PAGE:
Clever girl that I am, I finally figured out how to access the marinara-style cultured veggie recipe again.
Actually, my cleverness has nothing to do with you now having access to this delicious recipe. My darling husband revealed to me the wonders of viewing a “cached” version of GoHealthGirl’s currently non-functioning blog. Exactly what “cached” means, I don’t know. But it works! So thank you, honey.
Anyway, I have tried three kinds of cultured vegetables so far. I bought kimchi at my local farmers’ market, and that was pretty awesome. At home, I prepared a cabbage-carrot-ginger variety and the following marinara style veggies. All have been delicious, but I think that if you’re new to cultured veggies, the marinara style ones would be a good first choice. The flavors are more familiar to most of us, and the sweetness of the carrots and beets helps to mellow the sourness of the fermentation process.
So, if you’re ready for more vibrant health, go buy yourself a set of quart-sized mason jars, pull out your food processor, and let’s get started. Cultured vegetables will add valuable probiotics and enzymes to your body, which will improve your digestion and absorption, help stamp out Candida, and boost your immune system. In addition, these fermented foods curb cravings for sweets. Do you really need any more incentives to give this superfood a try?
For your first foray into cultured veggies, you should probably plan to spend 2 to 2.5 hours on the project, although the process goes much faster with practice. Also consider doubling or tripling the recipe below. As long as you’re at it, you might as well make a big batch.
Marinara Style Cultured Vegetables
(slightly adapted from GoHealthGirl’s version)
2 pounds organic carrots, scrubbed and trimmed
1 pound organic beets (weighed without the stems and leaves), peeled and trimmed
2 medium onions, peeled
1 head of garlic, all cloves peeled
2 shallots, peeled
1 or 2 handfuls fresh basil, washed and drained
1 large handful fresh oregano, washed and drained
2 teaspoons dried marjoram
several leaves of cabbage, washed
Body Ecology culture starter (optional)
3 or 4 mason jars (1 quart each)
good vegetables knives
1 very large stainless steel bowl
1 small bowl and some honey for the culture starter, if using
1 large pot of boiling water, optional (for sterilizing all equipment)
1 apron (trust me on this!)
several clean kitchen towels
Step 1: Gather all equipment and vegetables before starting the process. This will save you a lot of time, as well as red and orange vegetable juice dribbled all over your kitchen floor.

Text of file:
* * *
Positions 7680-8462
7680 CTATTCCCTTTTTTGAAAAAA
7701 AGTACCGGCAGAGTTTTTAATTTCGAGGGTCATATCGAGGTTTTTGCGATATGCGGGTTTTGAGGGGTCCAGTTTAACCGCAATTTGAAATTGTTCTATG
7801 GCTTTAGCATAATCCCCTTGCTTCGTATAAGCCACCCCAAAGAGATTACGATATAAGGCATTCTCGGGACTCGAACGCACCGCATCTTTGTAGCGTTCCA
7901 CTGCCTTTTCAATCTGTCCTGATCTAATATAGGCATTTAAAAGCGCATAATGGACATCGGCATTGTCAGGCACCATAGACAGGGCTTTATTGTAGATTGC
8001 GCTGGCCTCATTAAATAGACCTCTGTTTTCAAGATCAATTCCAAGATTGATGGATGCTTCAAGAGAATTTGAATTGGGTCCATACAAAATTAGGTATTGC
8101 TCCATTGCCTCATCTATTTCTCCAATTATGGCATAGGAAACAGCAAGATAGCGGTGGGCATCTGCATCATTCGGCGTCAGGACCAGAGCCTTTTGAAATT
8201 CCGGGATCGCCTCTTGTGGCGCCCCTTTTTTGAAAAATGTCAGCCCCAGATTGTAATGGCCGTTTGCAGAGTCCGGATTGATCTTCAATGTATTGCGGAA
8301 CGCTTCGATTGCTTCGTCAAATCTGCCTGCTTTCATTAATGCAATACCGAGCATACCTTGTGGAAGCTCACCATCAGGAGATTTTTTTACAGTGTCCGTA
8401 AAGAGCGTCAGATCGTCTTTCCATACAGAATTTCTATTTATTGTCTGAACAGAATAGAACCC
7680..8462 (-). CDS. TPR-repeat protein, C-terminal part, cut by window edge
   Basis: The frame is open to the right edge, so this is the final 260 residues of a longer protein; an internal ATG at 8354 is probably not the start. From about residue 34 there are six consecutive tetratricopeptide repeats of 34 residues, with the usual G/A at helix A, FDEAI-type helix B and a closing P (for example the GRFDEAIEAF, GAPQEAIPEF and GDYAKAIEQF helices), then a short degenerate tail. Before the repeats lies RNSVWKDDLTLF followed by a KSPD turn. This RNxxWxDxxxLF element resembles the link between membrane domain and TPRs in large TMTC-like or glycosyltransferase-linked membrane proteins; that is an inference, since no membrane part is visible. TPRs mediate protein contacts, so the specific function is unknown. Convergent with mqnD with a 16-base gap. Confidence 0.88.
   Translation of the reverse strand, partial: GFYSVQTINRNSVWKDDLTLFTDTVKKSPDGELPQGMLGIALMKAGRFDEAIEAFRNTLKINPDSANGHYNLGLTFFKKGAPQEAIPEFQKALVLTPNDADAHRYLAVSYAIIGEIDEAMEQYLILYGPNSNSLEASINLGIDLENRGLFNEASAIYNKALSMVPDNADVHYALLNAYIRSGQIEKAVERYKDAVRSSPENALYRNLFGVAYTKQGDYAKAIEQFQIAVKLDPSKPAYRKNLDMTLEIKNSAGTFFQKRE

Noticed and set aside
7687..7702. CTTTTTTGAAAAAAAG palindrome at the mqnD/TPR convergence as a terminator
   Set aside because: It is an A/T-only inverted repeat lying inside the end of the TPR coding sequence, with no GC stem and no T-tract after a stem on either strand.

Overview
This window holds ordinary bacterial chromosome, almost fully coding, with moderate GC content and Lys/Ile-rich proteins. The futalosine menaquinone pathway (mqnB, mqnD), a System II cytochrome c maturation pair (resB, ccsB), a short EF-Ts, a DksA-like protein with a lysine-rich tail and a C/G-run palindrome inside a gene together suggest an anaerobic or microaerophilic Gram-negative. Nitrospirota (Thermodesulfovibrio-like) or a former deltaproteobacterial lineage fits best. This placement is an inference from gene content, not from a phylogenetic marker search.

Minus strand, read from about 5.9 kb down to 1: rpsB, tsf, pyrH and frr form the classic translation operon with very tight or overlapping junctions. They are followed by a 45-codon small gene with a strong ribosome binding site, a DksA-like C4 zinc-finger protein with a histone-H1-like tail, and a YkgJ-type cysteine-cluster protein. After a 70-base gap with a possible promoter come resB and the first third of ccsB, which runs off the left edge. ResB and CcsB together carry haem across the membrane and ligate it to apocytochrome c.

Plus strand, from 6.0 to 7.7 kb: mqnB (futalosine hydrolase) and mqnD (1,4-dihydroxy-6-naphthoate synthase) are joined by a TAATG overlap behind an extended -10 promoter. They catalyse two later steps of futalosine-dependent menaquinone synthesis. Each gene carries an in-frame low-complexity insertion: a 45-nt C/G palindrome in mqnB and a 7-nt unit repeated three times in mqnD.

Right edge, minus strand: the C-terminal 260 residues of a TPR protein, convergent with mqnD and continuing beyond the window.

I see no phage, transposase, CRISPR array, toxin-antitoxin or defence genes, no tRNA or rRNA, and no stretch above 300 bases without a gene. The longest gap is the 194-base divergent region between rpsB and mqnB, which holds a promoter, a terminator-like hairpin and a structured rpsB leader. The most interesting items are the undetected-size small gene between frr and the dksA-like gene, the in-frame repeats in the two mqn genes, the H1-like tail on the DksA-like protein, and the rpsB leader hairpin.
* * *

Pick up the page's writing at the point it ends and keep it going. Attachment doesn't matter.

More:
Step 2: If you wish, sterilize your equipment (not the food) by bringing water to a boil in a large pot, then using long tongs to dip each piece into the water. Set aside everything on a clean towel for the water to evaporate. (I’m not sure how necessary this step is. Although the Body Ecology group insists it’s important, people have been culturing vegetables and other foods all over the world for centuries without sterilization. The last time I made cultured veggies, I didn’t observe this practice, and nobody died. Nevertheless, it’s probably a good idea. If you choose to include this step, start heating the water before you begin gathering everything else, because it can take a long time to bring water to a boil.)
Step 3: If you wish, add a packet of the Body Ecology culture starter to tepid water and a little bit of honey in the small bowl, following package directions. Set aside while the bacteria begin to multiply. This step is optional but highly recommended, particularly if this is your first time preparing cultured vegetables.
Step 4: Cut the carrots and beets into large pieces and feed into your food processor with the grater/shredder attachment. Put the shredded veggies in the stainless steel bowl.
Step 5: Switch the food processor attachment to a normal rotating blade and, in batches, finely mince the onions, garlic cloves, shallots, basil, and oregano. Add to the shredded veggies, toss in the dried marjoram, and combine well.
Step 6: Take out a couple of handfuls of the veggie mixture and put it in the blender with some distilled water. Puree the mixture to form a brine. Add the culture starter, if using, to the brine and mix well. Pour into the bowl of vegetables and combine.
Step 7: Tightly pack the vegetables into the mason jars, leaving at least 2 inches of space at the top of the jars. Dip the cabbage leaves into some brine, roll them, and wedge them into the jars to force the shredded veggies below the surface of the brine. Twist the lids onto the jars very tightly.
Step 8: Set the jars in a dark place at room temperature for 7 days, undisturbed. At the end of this time, wipe off the jars (some seepage or foaming may have occurred) and place in the refrigerator. The vegetables are ready for eating at this point, although they will continue to improve over time. They will keep for many, many months.
That’s it! Now all you have to do is eat them every day–hopefully 2 or 3 times a day.
NOTE: If you choose to double, triple, or even quadruple this recipe, you do NOT need to use multiple packets of the Body Ecology culture starter. Just one will suffice.